Wisconsin, like many states, is facing budgetary problems. Governor Walker pledged that he would address these problems and did so by getting state employees to agree to various cost saving measures. However, he wants to go beyond this by eliminating collective bargaining.
Obviously enough, eliminating collective bargaining does not itself directly save money for the state. There is, after all, no collective bargaining expenditure that the state has to make.
It could, of course, be argued that collective bargaining can lead to situations in which the state has to pay out more money. For example, employees might push for cost of living increases and get them.
It could also be argued that an end to collective bargaining would weaken the position of state employees and thus make it far easier to put cost cutting measures in place. To use an analogy, this would be on par with breaking up an army (or a corporation) and forcing every former soldier (or corporate executive) to fight on his/her own against an organized opponent. This could also create savings by encouraging state employees who can find jobs elsewhere to leave their state jobs (or even the state). Naturally, people who favor collective bargaining consider this a key reason as to why it is important. After all, it provides state employees with a collective voice and makes it harder for them to be pushed around or treated unfairly.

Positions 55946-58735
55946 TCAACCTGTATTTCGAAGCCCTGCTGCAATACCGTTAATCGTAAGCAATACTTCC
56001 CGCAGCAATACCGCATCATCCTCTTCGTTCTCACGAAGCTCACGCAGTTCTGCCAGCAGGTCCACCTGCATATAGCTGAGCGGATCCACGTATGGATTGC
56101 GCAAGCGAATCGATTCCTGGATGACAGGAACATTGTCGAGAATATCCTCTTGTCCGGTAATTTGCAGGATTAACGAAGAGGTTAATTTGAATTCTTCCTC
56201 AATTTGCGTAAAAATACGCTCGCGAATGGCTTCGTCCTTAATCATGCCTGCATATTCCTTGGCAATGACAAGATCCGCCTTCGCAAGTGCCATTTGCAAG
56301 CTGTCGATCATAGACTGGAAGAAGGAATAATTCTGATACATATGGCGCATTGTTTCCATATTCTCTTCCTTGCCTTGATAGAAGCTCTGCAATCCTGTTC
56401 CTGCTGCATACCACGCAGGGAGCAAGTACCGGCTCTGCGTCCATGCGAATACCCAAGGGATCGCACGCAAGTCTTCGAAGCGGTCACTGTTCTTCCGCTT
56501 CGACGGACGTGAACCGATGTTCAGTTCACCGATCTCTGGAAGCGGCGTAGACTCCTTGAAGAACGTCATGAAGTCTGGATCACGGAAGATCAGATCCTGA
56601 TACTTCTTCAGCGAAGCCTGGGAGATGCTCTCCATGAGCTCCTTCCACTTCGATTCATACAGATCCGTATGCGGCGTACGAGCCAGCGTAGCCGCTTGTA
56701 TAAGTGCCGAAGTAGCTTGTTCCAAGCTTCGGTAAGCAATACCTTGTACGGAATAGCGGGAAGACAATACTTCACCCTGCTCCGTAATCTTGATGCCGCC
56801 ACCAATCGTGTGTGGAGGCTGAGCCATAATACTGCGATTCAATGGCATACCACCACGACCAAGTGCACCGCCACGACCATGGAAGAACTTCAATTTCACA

Naturally, there are legitimate concerns about the misuse of collective bargaining. After all, just as corporations sometimes misuse their influence to gain at the expense of others, unions sometimes also use their power to acquire gains at the expense of others. However, this is not an inherent flaw in organizations-they need not behave in ways that are detrimental to the public good.
As such, collective bargaining should no more be eliminated than corporations or other organizations should be eliminated. Rather, the content of what is being bargained for is what should be assessed.